Lynn MacNeilManaging Your Money

Over the past few months, we have been fielding an unusually high volume of calls from readers who are unhappy and stressed about their current investments. Most of them are looking for a second opinion. During the same period, we have received very few calls from our existing clients, unless it’s to add money and take advantage of the markets. Is it because our portfolios are “better”? Maybe in some cases, but probably not. Is it because we’ve been in regular contact with most of our clients? That certainly helps, but I doubt that’s the whole story. I believe that it’s because we spend a great deal of time trying to understand our clients, and what “risk” they can tolerate without anxiety. In other words, what kind of portfolio they need to sleep soundly at night.

“It’s during the bad times we can gain true insight into assessing if the portfolio is a good match.”

“Risk” means different things to different people. Part of an advisor’s job is to identify this with each client. How do we do this? Of course, there is the standard “risk tolerance questionnaire” that most firms use. Unfortunately, many advisors use only this risk questionnaire, and present it only once, at the beginning of the relationship – and this is part of the problem. We age, we retire, we inherit money. As life changes, feelings about risk need to be reassessed. But that questionnaire only scratches the surface; a person’s relationship with money goes much deeper than that.

I think we can agree that most people value money. It provides a roof over our heads, food to eat, transportation, education, entertainment, travel, etc. Not to mention security, freedom, independence, and so on. In most surveys about life satisfaction and happiness, money is either ranked #2 or #3 after health and/or relationships. Therefore, it’s not surprising that emotions can be closely attached to money.

When it comes to investing, the two primary emotions that come into play are fear and greed. When it comes to “risk management”, we are mainly talking about fear. Fear is not bad in and of itself; it’s meant to protect us. But when fear turns into anxiety, sleepless nights, and constant worry, it makes us more vulnerable to disease and illnesses. We have enough things to worry about in life, without having to worry about our investments.

When markets are doing well and returns are solid, most people will say they are comfortable with the risk level and may even want more. But in my opinion, that is a skewed assessment of risk and comfort. Of course everyone is happy when things are going up! It’s during the bad times we can gain true insight into assessing if the portfolio is a good match and thereby reducing investment stress and anxiety. One of Canada’s major financial institutions advertise their “sleep-at-night portfolios”. It’s not the actual portfolio that will help you sleep at night – it is finding the right match for you.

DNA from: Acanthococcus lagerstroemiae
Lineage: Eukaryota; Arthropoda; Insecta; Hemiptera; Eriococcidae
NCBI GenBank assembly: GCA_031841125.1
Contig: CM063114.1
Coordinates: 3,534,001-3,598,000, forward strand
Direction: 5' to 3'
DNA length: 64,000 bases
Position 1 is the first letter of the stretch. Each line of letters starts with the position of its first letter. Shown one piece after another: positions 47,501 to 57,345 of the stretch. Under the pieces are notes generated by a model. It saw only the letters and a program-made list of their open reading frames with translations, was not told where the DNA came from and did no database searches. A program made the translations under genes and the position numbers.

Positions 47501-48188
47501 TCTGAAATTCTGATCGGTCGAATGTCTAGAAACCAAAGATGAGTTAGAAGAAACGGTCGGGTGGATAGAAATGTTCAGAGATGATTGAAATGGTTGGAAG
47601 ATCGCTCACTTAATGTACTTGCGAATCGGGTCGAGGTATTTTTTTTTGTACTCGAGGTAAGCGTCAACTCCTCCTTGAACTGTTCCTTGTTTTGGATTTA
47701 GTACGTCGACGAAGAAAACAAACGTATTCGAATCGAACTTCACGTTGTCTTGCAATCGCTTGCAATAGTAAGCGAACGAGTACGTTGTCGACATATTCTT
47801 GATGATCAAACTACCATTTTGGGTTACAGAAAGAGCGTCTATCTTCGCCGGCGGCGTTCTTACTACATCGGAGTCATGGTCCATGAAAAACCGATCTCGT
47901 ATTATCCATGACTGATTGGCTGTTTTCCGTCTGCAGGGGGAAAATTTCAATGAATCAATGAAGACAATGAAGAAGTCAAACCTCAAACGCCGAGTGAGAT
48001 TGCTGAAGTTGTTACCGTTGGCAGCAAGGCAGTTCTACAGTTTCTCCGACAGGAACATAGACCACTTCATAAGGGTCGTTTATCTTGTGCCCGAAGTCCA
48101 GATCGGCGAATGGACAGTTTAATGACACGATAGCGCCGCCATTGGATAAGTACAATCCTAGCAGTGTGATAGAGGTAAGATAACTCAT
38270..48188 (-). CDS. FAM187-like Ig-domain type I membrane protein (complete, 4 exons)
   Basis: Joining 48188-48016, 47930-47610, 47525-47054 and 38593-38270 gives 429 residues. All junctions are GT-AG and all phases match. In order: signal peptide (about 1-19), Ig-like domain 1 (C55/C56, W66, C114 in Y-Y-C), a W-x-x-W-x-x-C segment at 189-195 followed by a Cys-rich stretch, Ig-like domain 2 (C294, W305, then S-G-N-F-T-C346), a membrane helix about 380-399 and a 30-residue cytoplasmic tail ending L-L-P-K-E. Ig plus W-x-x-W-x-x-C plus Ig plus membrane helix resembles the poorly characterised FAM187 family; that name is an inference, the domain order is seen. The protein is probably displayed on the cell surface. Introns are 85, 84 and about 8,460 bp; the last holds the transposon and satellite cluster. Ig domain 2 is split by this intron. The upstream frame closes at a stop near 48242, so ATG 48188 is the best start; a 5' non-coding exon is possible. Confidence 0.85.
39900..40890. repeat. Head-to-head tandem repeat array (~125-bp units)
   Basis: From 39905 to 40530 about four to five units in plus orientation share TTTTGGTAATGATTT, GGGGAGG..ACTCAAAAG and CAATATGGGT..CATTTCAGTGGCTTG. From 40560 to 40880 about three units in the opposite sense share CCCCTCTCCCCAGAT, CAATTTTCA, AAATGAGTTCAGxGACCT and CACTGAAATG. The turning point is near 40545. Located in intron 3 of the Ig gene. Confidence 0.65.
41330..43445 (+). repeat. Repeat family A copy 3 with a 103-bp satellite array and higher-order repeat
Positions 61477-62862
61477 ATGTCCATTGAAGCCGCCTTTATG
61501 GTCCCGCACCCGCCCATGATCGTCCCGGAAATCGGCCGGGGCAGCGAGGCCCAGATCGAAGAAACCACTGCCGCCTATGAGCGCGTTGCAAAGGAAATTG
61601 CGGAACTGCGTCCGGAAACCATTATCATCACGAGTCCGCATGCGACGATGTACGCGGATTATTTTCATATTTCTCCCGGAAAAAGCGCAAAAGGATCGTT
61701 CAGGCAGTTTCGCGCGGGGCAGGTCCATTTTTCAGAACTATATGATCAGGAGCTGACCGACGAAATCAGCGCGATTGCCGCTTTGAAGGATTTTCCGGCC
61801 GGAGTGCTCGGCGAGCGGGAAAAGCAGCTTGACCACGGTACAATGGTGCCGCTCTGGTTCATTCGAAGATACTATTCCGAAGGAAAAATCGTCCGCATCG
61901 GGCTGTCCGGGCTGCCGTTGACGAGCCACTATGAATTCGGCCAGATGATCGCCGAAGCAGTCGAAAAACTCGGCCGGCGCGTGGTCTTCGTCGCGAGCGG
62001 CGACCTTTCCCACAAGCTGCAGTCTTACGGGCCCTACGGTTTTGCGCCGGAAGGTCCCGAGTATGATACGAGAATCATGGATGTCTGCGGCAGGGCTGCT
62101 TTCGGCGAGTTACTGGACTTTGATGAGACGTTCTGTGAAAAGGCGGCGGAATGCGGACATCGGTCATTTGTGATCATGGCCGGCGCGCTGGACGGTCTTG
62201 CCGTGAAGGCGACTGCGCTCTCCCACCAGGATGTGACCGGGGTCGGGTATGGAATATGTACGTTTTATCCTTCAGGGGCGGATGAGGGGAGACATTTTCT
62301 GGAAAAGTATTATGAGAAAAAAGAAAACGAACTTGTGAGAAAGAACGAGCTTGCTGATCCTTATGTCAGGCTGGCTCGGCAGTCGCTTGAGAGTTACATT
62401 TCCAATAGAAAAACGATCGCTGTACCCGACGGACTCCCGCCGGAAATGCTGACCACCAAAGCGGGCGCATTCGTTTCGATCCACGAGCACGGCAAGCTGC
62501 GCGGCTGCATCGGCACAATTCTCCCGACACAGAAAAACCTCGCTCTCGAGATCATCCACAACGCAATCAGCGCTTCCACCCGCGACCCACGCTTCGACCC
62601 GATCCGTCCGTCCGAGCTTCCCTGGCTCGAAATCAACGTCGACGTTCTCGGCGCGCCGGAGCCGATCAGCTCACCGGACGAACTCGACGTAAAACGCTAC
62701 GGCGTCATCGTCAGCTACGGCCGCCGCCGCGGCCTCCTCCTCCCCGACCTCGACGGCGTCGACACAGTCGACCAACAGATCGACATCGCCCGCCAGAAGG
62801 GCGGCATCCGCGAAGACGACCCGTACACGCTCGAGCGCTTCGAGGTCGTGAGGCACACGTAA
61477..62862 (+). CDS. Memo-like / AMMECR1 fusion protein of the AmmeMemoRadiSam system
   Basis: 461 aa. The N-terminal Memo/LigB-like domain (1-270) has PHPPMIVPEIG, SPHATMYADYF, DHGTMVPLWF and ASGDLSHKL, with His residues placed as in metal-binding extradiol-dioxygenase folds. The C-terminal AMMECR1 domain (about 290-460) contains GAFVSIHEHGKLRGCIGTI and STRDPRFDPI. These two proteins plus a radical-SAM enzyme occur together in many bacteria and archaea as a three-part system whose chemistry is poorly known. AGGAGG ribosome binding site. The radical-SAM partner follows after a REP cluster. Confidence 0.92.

Consider the importance of choosing the right pet. My mother-in-law is a petite lady with a high energy, 70 lb. Labrador retriever who is stronger than she is. There is nothing wrong with Buddy; he’s a big, handsome, energetic dog. But he’s probably not the best match for my mother-in-law. When they got him, it was my father-in-law who was walking and training him. At the time it was a good fit. But things have changed now that he has passed on. She’s not going to give up her beloved Buddy at this point, of course, but investment portfolios are different. They too should be matched to the investor, but when things in life change, so should the portfolio.

“This will help give good insight that ultimately should reduce anxiety about investments, now and in the future.”

Many people don’t even understand their own risk tolerance, let alone know how to communicate it. Mix in emotions, and it becomes clear that a true understanding of risk tolerance requires more than a simple questionnaire. A good advisor will use a series of questions that lead to discussions about risk, past experience and behavior, fears, and so forth. With good understanding, this leads to a portfolio that fits well with the client’s comfort level.

During these more challenging times in the market, take this opportunity to see if your portfolio is a good match for you. Ask your advisor to reassess your risk tolerance. Not only with a simple questionnaire, but it should open a conversation with deeper questions. This will help give good insight that ultimately should reduce anxiety about investments, now and in the future.

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Lynn MacNeil, F.PL., CIM®, is an Associate Portfolio Manager and Financial Planner with Richardson Wealth Limited in Montreal, with over 27 years of experience working with retirees and pre-retirees. For a second opinion, private financial consultation, or more information on this topic or on any other investment or financial matter, please contact Lynn MacNeil at 514.981.5796 or [email protected] Or visit our website at

The opinions expressed in this report are the opinions of the author and readers should not assume they reflect the opinions or recommendations of Richardson Wealth Limited or its affiliates. Assumptions, opinions and estimates constitute the author’s judgment as of the date of this material and are subject to change without notice. We do not warrant the completeness or accuracy of this material, and it should not be relied upon as such. Before acting on any recommendation, you should consider whether it is suitable for your particular circumstances and, if necessary, seek professional advice. Past performance is not indicative of future results. Richardson Wealth Limited is a member of Canadian Investor Protection Fund. Richardson Wealth is a trademark of James Richardson & Sons, Limited used under license.

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